Definitely should have brought my wellies to Wellington
If I were to ascribe a catch cry to over the past week, it would be “So you’re telling me this is summer?”. With winds getting up to 160km/hr last Wednesday and intermittent showers all week, I found myself flying down footpaths during the walk home from work. I’m remedying the wild weather with generous helpings of tea, soup and good books.
However, I wouldn’t let the weather dampen my pursuit of tourist attractions. I visited the Te Papa Museum and the City Gallery over the weekend, both of which are incredible buildings. The architecture in Wellington is fascinating, a brilliant pastiche of modern skyscrapers, Victorian inspired buildings and weatherboard housing.
Te Papa gave me an insight into the history of New Zealand, particularly Pacific Islander and European settlement, which was dealt with very differently to British settlement in Australia. The Treaty of Waitangi between the Crown and Maori chiefs was signed in 1840, and has been updated periodically since. This is in stark contrast to the relationship between British settlers and the Indigenous population in Australia, and I can’t help thinking that NZ did things the right way.
Things are heating up in politics, with the new Prime Minister Bill English venturing overseas for the first time since succeeding John Key in December. He seems to be holding his own pretty well, although some have commented that he appears to be mimicking some of Key’s personality traits to win favours in Europe. It will be interesting to see if and when he makes his own mark, and indeed what form that mark will take.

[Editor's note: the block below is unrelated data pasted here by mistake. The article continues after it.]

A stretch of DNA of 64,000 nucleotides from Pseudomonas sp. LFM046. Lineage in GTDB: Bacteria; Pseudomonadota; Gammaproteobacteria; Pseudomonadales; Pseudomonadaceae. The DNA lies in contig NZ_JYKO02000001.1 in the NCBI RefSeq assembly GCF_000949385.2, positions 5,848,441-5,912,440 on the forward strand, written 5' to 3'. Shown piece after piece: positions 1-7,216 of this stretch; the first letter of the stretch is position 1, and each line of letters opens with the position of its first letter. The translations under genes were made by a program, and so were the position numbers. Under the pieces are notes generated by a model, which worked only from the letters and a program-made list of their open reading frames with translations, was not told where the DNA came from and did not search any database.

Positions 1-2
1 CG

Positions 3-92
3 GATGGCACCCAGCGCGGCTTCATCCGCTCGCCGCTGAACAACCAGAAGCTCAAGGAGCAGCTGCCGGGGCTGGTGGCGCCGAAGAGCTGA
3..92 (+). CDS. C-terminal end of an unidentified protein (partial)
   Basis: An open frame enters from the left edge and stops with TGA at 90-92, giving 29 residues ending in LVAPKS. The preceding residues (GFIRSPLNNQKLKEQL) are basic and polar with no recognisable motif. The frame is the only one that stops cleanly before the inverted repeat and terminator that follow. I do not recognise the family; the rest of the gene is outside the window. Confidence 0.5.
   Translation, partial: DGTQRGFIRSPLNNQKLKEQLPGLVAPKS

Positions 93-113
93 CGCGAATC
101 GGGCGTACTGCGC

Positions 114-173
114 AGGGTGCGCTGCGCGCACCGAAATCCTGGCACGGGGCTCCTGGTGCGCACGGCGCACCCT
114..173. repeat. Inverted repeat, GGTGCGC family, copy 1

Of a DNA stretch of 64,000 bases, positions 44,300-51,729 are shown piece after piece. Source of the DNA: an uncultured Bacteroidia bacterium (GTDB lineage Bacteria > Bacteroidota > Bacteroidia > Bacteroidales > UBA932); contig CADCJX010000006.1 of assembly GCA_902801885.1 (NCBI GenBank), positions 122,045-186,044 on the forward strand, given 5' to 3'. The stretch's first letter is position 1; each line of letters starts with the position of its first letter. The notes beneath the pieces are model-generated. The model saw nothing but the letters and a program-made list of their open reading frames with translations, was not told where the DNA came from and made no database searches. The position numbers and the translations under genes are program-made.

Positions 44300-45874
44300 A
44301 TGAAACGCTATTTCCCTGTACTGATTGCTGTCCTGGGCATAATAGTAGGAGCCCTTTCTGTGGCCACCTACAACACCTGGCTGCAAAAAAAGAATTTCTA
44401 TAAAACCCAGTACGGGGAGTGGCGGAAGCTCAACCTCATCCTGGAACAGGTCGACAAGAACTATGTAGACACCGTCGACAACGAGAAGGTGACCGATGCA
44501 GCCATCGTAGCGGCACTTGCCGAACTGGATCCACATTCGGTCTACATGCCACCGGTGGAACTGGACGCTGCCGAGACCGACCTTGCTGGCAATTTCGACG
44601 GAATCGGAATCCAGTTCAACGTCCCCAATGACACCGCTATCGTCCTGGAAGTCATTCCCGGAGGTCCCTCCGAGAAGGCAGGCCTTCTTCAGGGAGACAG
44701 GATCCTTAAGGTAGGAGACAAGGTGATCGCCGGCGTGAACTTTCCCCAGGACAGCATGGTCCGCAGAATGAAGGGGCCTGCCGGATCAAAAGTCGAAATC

Things at the Initiative are similarly heating up, with the launch of the immigration report fast approaching (Monday 30 January). I’ve been helping out with the administration side of things in preparation for the launch, as well as contributing to the social media plan ahead of the release. NZ Comedian Guy Williams came to help us out with some promotional videos on Friday – it was a very hard day at the office. The report will be released on the 30th January and will be available free on the Initiative’s website.
In the coming weeks, I’ll be getting stuck into some of the research the Initiative is doing into digital regulations in New Zealand. The introduction of the Harmful Digital Communications Act in 2015 made the restrictions on digital communication particularly prohibitive, even more so than the US’s controversial DMCA reforms. This is an area I write about frequently at home, and while Australia’s copyright and digital communication provisions are far from perfect, NZ appears to have gone even further astray.
I look forward to updating you next week!